Topic Author's Original Post - Nov 16, 2012 - 04:16pm PT
For those who care, 47 years ago today Lt. Col. Hal Moore and the late Sgt. Major Basil Plumley rode the last lift of their bloodied battalion out of LZ X Ray in the Ia Drang Valley in Vietnam's Central Highlands after some 72 hours of combat.
The 1/7 Cav of the Airmobile Division had met the NVA in the first battalion sized engagement in the Vietnam war and what Neil Sheehan described as the most significant battle since Ap Bac. As it turned out, Hal Moore's understrength battalion defended the LZ in a lopsided fight against a reinforced NVA regiment taking 79 KIA and 121 wounded while inflicting losses of an estimated 1215 enemy killed.
The 1/7 was relieved by the 2/5 and 5/7 and, in contrast to Moore's exemplary performance, McDade's 2/7 later walked into an ambush on the way to LZ Albany and suffered grievous losses.
In explaining the costly Ia Drang campaign to the American public, Defense Secreatry Robert MacNamara introduced the doctrine of acceptable losses in the 10:1 body count and the notion of winning the Vietnam war through a level of attrition the Vietnamese couldn't endure. Joe Galloway said that in that statement "you could smell the beginning of the rot" that would permeate the remainder of the conflict. The Vietnamese endured at unimaginable cost and history repudiated MacNamara's theory.
This story is well chronicled in Hal Moore's and Joe Galloway's account, "We Were Soldiers Once and Young", Harper Perennial.
The LZ X-ray part of the Ia Drang battle gets most of the attention for many reasons. It was the first, large, stand-up fight between U.S. and main force N.V.A. units. It was a hell of a hard fight, and Moore's (reinforced) battalion did well.
But the events of the next day, which are less well known, didn't turn out so well. The units that secured LZ X-ray so that Moore's battalion could evacuate marched overland the next day from X-ray toward LZ Albany. Their march security wasn't very good and they were ambushed. In another knock-down, drag-out fight, this time in heavy brush and jungle, these First Cav units took a hell of a beating.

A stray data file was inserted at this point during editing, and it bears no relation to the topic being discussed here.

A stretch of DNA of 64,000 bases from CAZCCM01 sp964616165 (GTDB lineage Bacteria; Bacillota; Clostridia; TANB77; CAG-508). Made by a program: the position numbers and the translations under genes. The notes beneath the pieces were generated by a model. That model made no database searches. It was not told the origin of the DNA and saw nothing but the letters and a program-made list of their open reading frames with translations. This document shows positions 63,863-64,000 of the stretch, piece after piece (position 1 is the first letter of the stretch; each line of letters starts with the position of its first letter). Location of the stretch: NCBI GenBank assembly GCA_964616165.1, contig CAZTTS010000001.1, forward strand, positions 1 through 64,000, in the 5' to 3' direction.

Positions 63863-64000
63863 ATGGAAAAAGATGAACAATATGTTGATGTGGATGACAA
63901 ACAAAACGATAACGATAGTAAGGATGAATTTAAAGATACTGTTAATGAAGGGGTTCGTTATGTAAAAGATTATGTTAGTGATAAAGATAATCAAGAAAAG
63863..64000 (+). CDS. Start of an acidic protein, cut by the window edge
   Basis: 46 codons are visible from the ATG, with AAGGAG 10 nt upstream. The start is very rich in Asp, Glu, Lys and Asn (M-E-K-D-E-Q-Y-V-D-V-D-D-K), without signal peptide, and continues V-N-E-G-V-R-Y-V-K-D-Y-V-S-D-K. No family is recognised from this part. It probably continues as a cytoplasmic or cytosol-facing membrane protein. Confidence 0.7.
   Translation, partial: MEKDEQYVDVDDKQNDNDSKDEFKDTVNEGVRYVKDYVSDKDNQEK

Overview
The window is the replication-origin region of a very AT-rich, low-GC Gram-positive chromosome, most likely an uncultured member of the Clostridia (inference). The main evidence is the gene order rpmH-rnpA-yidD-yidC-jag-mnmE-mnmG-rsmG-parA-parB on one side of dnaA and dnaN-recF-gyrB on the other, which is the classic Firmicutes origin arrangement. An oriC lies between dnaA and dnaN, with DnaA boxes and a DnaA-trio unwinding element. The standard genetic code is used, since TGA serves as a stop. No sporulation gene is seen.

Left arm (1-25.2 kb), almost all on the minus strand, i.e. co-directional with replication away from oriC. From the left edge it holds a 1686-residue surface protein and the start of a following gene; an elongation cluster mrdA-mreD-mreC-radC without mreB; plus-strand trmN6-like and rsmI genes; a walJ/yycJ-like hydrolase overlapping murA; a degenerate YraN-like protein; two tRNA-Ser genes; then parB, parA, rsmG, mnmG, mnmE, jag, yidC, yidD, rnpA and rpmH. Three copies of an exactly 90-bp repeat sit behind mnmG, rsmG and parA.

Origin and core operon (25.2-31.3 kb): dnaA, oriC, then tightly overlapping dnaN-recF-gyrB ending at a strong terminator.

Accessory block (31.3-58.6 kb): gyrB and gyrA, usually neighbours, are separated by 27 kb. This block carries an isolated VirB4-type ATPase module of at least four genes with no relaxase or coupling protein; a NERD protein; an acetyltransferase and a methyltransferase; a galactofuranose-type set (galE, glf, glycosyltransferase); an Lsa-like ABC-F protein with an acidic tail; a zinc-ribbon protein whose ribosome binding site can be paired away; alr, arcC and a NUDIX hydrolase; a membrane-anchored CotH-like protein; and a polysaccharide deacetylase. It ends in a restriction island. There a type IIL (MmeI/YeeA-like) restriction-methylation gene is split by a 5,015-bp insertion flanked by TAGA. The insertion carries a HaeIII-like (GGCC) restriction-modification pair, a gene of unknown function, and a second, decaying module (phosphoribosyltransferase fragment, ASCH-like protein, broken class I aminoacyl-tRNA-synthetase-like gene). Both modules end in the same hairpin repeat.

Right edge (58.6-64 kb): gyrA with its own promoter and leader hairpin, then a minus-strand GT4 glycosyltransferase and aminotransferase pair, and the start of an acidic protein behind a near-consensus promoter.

None of this is in the book or the movie (it's Moore's book and his unit wasn't in the ambush).
Lots of respect is indeed due these soldiers, who believed in what they were fighting for. Almost half a century past the events, with Vietnam no longer an "enemy," the same should probably be said for the Vietnamese soldiers who fought so hard and bitterly.
None of this is in the book or the movie (it's Moore's book and his unit wasn't in the ambush)
Yes it's very much in the book and Moore's battalion was understrength and not reinforced.
The fate of the 2/7 is referenced in my post and well chronicled in Moore's and Galloway's book and offers a sobering counterpoint to the 1/7s costly but well fought battle.
McDade's was ordered to walk his battalion from X Ray through "Indian Country" to Albany with no air support and little in the way of preregistered artillery support.
No flanking patrols, just a green Lt. Col. leading his column on a "walk in the sun" through the elephant grass.
After the capture of an NVA prisoner, McDade stopped the column, called all his company commanders and their radio operators forward leaving his three rifle companies without leaders or communications when the NVA opened up a blistering attack the full length of the stalled out column. It was carnage.
Perry, it's been years since I read the book, and I stand corrected.
I did just watch the movie (days after Sergeant Plumley died, I watched it "in his honor"). Obviously the second action is not in the movie, but to put this second action in the movie would have doubled its length, so that is understandable.